Well, over a week has passed since my last post, which was a bit of an unexpected diversion into democracy and planning. Today I’m going to post no more than 500 words on peak oil – what it is ‘in a nutshell’ (more on nutshells later). Thanks, Jeff, for the suggestion!
Peak oil refers to the point at which the global production of conventional oil (i.e. the cheap and easy stuff) reaches a peak, after which production declines. The concept of peaking applies to any non-renewable resource and it’s important to remember that it relates to production – oil is not about to run out. There will always be some oil left in the ground as we will only extract oil so long as it is economically viable to do so.
Peak oil was first described in the 1950s by a petroleum geologist called M. King Hubbert. Hubbert wondered why production from individual oil wells always reached a peak when about half of the oil remained. He went on to apply his peaking theory to regions, countries and indeed the whole world. In 1956, Hubbert presented his findings which stated that the US would peak between 1965 and 1970 – this was before the oil of Alaska or the Gulf of Mexico was known about, yet he was surprisingly accurate. Despite concerted efforts to produce more oil, the US did indeed peak in conventional oil production at the end of 1970.
Hubbert was ridiculed – the US was the world’s foremost oil-producing nation at the time and geologists just kept finding more oil. This stuff would never run out and boy was it useful – it couldn’t run out. But Hubbert wasn’t talking about oil running out, was he? People never like to hear about something which might stop them having a good time. Even today, while peak oil is much more widely known about, there are still many sceptics (let’s face it, climate change still has its sceptics and there’s a lot more effort invested in understanding climate change).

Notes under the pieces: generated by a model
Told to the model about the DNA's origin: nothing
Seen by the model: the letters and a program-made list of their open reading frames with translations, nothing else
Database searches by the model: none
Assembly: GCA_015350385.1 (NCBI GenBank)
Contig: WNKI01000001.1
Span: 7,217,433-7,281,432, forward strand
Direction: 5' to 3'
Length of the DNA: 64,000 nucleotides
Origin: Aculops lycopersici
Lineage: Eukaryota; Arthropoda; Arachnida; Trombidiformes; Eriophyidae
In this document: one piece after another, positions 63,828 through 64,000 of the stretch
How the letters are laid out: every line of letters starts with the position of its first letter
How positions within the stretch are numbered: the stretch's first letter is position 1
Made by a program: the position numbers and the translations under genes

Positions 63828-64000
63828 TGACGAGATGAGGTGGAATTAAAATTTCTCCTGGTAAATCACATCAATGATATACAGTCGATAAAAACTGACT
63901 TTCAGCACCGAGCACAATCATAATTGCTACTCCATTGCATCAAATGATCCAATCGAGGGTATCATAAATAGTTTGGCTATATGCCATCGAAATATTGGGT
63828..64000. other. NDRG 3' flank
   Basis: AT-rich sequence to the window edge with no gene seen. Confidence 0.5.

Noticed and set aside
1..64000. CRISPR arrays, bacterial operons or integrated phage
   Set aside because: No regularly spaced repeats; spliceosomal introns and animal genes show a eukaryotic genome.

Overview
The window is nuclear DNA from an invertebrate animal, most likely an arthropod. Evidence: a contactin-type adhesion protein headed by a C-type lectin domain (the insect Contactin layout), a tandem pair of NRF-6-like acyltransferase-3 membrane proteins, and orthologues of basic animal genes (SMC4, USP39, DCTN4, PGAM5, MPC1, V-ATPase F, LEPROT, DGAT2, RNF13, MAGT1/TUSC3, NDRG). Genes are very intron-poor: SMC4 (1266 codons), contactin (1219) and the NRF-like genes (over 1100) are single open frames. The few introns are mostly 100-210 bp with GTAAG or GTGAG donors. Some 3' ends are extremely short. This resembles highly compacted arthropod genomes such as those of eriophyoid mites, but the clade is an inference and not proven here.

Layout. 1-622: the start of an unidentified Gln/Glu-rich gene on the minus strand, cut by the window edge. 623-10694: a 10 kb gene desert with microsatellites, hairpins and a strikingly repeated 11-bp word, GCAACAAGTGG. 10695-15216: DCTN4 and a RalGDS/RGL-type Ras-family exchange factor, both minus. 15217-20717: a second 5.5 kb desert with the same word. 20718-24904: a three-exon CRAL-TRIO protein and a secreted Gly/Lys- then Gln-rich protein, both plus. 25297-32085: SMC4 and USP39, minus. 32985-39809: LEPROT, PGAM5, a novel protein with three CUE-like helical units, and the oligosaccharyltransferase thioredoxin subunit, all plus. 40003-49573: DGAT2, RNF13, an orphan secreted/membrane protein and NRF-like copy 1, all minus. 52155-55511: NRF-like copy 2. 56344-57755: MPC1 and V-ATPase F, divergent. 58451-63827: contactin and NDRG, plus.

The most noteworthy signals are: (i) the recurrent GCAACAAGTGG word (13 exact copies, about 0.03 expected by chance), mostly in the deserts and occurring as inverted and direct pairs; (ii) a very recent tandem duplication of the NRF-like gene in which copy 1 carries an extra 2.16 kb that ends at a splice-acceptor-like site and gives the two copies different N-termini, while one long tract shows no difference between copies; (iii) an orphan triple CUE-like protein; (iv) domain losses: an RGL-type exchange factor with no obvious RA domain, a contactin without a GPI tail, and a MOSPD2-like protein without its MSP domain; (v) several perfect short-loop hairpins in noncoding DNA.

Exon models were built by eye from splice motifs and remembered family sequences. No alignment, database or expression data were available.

In 2005, Robert Hirsch published a report, commissioned by the US Department of Energy, on how to mitigate the impacts of peak oil. The report concluded that, “Viable mitigation options exist on both the supply and demand sides, but to have substantial impact, they must be initiated more than a decade in advance of peaking”. Hmm, so when is peak? No one knows. The year of peak will only ever be seen in the rear view mirror – who knows how much new oil will come onto market or how the global economy will fluctuate (nothing reduces demand for oil like a good old economic depression). And anyway, if we agreed on the year of peak, would that kick us out of our stupor? No, there are too many powerful vested interests who peddle the myth that technology will save the day. Technology does not create energy, it uses it. We are racing towards a low-energy future without a plan – we need an energy transition.